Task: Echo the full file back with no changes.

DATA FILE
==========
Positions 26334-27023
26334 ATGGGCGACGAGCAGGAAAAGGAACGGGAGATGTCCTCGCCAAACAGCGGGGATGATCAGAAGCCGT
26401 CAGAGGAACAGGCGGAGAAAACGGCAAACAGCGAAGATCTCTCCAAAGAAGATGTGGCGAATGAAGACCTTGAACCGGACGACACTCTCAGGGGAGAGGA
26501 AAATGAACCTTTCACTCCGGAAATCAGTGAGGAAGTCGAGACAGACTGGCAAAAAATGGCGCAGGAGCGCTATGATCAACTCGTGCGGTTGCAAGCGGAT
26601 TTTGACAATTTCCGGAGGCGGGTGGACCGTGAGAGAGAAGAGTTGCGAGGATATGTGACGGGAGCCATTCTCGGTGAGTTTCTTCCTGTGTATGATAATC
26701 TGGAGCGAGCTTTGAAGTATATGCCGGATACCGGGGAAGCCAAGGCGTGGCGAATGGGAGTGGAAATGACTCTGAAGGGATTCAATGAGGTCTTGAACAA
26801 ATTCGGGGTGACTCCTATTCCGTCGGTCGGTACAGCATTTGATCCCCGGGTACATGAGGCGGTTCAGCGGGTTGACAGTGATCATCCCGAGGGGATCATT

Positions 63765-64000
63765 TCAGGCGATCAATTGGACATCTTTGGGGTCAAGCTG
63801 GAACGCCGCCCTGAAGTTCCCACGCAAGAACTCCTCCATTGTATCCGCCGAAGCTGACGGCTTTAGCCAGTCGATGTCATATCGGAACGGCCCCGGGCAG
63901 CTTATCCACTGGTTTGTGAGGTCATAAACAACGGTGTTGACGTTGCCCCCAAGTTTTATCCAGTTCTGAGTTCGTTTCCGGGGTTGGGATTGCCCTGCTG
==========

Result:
Positions 26334-27023
26334 ATGGGCGACGAGCAGGAAAAGGAACGGGAGATGTCCTCGCCAAACAGCGGGGATGATCAGAAGCCGT
26401 CAGAGGAACAGGCGGAGAAAACGGCAAACAGCGAAGATCTCTCCAAAGAAGATGTGGCGAATGAAGACCTTGAACCGGACGACACTCTCAGGGGAGAGGA
26501 AAATGAACCTTTCACTCCGGAAATCAGTGAGGAAGTCGAGACAGACTGGCAAAAAATGGCGCAGGAGCGCTATGATCAACTCGTGCGGTTGCAAGCGGAT
26601 TTTGACAATTTCCGGAGGCGGGTGGACCGTGAGAGAGAAGAGTTGCGAGGATATGTGACGGGAGCCATTCTCGGTGAGTTTCTTCCTGTGTATGATAATC
26701 TGGAGCGAGCTTTGAAGTATATGCCGGATACCGGGGAAGCCAAGGCGTGGCGAATGGGAGTGGAAATGACTCTGAAGGGATTCAATGAGGTCTTGAACAA
26801 ATTCGGGGTGACTCCTATTCCGTCGGTCGGTACAGCATTTGATCCCCGGGTACATGAGGCGGTTCAGCGGGTTGACAGTGATCATCCCGAGGGGATCATT

Positions 63765-64000
63765 TCAGGCGATCAATTGGACATCTTTGGGGTCAAGCTG
63801 GAACGCCGCCCTGAAGTTCCCACGCAAGAACTCCTCCATTGTATCCGCCGAAGCTGACGGCTTTAGCCAGTCGATGTCATATCGGAACGGCCCCGGGCAG
63901 CTTATCCACTGGTTTGTGAGGTCATAAACAACGGTGTTGACGTTGCCCCCAAGTTTTATCCAGTTCTGAGTTCGTTTCCGGGGTTGGGATTGCCCTGCTG